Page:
Case of teen vaccinated without permission appealed to NC Supreme Court

A federal PREP Act is at the heart of the appeal

The North Carolina Supreme Court has the option of hearing the case of a teenager who was vaccinated without parental permission. (North State Journal)

RALEIGH — A case involving a Guilford County teen who was vaccinated against their will and without parental permission may be heading to the N.C. Supreme Court based on an appeal filed on April 4.

The case, Happel v. Guilford County Board of Education, was brought in 2022 by Emily Happel, the mother of Tanner Smith. Attorney Steven Walker of Walker Kiger is representing the family.

Happel’s case contends that Smith was “illegally vaccinated without his or his mother’s consent by the Old North State Medical Society, which was working in conjunction with Guilford County Schools.” Smith was supposed to receive a COVID-19 test only but instead was vaccinated.

Trial court Judge Lora Cubbage had dismissed the case, citing the federal PREP Act as keeping the district and Old North State Medical Society from being held liable.

Cubbage’s ruling in essence said the PREP Act superseded a 2021 state law that stated parental consent was required before a “vaccine granted emergency-use authorization may be administered to a minor.”

The plaintiffs appealed the ruling to the N.C. Court of Appeals, which rendered a decision on March 5, 2024, siding with the trial court’s dismissal ruling.

“Plaintiffs argue that the PREP Act does not cover their claims because they do not arise because of COVID-19, but merely happen to relate to COVID-19. We would be inclined to agree if the PREP Act did not define the scope of immunity so broadly,” wrote N.C. Court of Appeals Judge April Wood. “Because there does not appear to be any Fourth Circuit or North Carolina federal district cases on point, ONS Medical Society draws our attention to three out-of-state cases.”

N.C. Court of Appeals Judges Allegra Collins and Jeff Carpenter concurred in the decision.

The appeal to the N.C. Supreme Court filed by Walker takes aim at the immunity issues presented by the PREP Act.

“It’s a very important case, the jurisprudence of the state and how we handle immunity issues and conflicts between state and federal law,” Walker told North State Journal in an interview. “And I hope the court will take it up so that we can give a full argument.”

Walker said he didn’t believe Congress ever intended for the PREP Act to mean procedures could be performed without the required consent under state law.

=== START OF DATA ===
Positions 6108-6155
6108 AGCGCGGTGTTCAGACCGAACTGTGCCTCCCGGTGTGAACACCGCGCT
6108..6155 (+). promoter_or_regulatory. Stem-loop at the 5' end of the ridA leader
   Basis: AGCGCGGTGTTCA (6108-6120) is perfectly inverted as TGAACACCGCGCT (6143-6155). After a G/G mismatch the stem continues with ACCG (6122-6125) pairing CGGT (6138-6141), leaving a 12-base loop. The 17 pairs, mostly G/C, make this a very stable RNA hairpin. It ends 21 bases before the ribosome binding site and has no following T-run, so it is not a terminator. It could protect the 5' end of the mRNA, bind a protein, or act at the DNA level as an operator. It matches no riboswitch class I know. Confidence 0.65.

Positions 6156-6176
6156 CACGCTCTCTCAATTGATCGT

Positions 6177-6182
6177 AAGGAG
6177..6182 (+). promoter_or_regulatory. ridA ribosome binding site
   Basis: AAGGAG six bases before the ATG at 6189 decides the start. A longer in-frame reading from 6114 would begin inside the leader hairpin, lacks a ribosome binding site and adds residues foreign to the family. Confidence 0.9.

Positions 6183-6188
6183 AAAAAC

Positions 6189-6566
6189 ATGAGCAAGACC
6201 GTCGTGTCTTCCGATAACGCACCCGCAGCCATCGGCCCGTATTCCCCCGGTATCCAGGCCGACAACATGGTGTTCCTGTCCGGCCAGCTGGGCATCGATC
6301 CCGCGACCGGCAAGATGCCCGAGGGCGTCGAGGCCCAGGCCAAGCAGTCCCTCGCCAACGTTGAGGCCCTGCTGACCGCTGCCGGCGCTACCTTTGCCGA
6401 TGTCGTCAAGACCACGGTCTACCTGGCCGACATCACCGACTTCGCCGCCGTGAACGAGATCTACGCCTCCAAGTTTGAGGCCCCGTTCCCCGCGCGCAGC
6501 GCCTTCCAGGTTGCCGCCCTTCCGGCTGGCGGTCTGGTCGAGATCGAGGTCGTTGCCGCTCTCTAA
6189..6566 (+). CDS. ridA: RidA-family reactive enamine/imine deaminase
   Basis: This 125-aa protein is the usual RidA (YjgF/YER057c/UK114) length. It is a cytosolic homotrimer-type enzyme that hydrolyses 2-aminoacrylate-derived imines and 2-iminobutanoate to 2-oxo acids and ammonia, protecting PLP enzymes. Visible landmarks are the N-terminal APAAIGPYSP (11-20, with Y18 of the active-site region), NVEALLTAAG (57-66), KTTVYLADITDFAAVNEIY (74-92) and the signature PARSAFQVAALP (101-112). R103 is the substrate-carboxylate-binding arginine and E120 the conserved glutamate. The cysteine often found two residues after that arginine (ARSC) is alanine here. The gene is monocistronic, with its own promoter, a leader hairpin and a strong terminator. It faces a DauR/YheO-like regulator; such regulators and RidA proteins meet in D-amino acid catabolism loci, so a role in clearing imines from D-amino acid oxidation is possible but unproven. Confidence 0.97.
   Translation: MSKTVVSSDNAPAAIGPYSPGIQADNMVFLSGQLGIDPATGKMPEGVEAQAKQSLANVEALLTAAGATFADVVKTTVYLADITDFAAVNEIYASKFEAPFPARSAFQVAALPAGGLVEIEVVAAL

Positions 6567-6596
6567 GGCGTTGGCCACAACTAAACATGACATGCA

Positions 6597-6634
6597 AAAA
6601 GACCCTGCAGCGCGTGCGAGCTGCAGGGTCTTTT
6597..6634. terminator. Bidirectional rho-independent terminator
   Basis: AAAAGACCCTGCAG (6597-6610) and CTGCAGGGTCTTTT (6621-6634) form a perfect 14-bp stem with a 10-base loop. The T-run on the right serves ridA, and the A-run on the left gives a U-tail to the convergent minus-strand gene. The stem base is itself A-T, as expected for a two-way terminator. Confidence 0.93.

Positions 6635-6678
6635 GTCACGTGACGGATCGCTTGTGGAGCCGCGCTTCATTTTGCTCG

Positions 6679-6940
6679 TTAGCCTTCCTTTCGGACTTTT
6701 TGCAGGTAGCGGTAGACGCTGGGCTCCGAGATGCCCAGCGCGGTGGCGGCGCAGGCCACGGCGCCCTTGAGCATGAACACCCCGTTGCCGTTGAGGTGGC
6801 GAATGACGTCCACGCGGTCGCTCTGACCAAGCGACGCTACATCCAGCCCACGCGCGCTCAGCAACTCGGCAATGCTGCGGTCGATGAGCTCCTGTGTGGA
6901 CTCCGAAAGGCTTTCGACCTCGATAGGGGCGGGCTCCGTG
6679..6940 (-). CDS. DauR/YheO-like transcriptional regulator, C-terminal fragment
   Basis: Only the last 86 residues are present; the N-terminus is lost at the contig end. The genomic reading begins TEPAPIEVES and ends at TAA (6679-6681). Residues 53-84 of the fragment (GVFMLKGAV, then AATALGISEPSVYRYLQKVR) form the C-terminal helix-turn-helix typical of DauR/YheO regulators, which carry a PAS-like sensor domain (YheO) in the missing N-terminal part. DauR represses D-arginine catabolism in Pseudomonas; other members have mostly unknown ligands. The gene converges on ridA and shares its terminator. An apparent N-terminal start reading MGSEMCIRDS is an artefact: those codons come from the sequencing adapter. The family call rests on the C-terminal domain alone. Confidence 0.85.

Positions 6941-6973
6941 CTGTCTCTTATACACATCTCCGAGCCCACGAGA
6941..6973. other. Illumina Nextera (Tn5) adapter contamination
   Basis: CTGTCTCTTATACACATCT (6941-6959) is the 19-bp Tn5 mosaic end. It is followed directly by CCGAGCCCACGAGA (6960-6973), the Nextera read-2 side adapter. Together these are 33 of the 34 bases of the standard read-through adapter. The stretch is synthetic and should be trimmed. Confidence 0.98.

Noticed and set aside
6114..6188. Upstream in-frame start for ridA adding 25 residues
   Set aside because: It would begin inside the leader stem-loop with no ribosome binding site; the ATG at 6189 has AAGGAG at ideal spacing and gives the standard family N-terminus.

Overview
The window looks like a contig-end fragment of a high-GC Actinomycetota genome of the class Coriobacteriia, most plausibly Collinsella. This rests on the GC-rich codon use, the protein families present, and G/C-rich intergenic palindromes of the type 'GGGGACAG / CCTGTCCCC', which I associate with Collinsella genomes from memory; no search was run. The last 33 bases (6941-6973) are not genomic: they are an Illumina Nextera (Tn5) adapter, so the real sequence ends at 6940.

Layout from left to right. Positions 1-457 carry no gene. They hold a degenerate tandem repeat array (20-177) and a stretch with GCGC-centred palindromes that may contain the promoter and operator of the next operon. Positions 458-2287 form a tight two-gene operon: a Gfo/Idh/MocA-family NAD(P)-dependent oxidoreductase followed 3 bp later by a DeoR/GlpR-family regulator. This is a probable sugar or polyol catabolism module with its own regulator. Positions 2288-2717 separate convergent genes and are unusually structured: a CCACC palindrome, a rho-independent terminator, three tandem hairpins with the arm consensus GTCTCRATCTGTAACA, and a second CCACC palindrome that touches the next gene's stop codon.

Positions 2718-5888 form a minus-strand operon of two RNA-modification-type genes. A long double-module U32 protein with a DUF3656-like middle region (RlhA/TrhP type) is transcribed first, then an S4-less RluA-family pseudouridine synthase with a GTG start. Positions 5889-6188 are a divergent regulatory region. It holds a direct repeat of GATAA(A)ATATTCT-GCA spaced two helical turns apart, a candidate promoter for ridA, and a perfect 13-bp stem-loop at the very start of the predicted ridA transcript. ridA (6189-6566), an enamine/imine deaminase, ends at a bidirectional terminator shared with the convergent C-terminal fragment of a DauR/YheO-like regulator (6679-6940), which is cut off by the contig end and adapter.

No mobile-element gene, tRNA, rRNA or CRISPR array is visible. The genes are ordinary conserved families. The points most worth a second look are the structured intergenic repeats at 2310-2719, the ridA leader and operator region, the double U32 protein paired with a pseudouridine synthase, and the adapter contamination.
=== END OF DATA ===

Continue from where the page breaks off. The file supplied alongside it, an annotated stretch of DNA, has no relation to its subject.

“I just don’t think the PREP Act was ever intended by Congress to apply to something like this,” he said. “Where you’re claiming a constitutional violation of parents’ rights and the right of a minor — who said he did not want to receive the vaccine and who received it anyway — I don’t think that’s what the PREP Act was ever meant to cover.”

Eight North Carolina House lawmakers have filed an amicus curiae with the state Supreme Court in support of the plaintiffs.

The eight legislators, led by Rep. Neal Jackson (R-Randolph), include Reps. Brian Biggs (R-Randolph), Mark Brody (R-Union), Keith Kidwell (R-Beaufort), Donnie Loftis (R-Gaston), Joseph Pike (R-Harnett), Frank Sossamon (R-Granville) and Jeff Zenger (R-Forsyth).

“This case presents a major question regarding preemption of state constitutional protections for parents’ fundamental liberty interests,” the brief reads.

The brief also says the Court of Appeals decision siding with the trial court “calls out for further review and correction by this Court, not only because the case presents a substantial question of constitutional law, but also because discretionary review should be granted on the grounds of significant public interest and the presence of legal principles of major significance to the jurisprudence of the state.”

The lawmakers’ brief argues the lower courts “failed to correctly analyze the question of federal preemption,” and that the lower courts’ decisions “permit the federal government to unconstitutionally commandeer local governments.”

While the N.C. Supreme Court is not obligated to hear the case, the brief argues the subject matter of the appeal is one of “high public interest” and underscores that point by citing 2023 comments made by U.S. Supreme Justice Neal Gorsuch.

“Since March 2020, we may have experienced the greatest intrusions on civil liberties in the peacetime history of this country,” Gorsuch said of the nation’s COVID-19 response and restrictions.

About A.P. Dillon 1293 Articles
A.P. Dillon is a North State Journal reporter located near Raleigh, North Carolina. Find her on Twitter: @APDillon_